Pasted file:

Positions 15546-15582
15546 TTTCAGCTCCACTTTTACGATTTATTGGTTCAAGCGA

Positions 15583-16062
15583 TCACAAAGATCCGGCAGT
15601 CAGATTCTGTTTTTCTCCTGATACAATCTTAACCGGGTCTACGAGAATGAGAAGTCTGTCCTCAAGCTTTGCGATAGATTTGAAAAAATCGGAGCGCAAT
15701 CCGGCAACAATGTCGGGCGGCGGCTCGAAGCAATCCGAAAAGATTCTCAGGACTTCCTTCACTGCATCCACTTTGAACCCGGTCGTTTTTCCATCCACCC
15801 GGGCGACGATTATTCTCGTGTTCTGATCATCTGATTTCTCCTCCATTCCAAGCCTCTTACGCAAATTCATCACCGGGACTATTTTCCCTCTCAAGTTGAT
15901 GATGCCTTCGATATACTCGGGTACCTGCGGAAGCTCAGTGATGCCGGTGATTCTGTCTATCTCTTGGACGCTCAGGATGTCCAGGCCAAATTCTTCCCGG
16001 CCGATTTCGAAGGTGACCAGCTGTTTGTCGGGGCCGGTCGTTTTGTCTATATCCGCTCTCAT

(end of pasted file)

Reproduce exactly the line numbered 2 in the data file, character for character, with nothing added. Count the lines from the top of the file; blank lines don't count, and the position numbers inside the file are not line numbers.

15546 TTTCAGCTCCACTTTTACGATTTATTGGTTCAAGCGA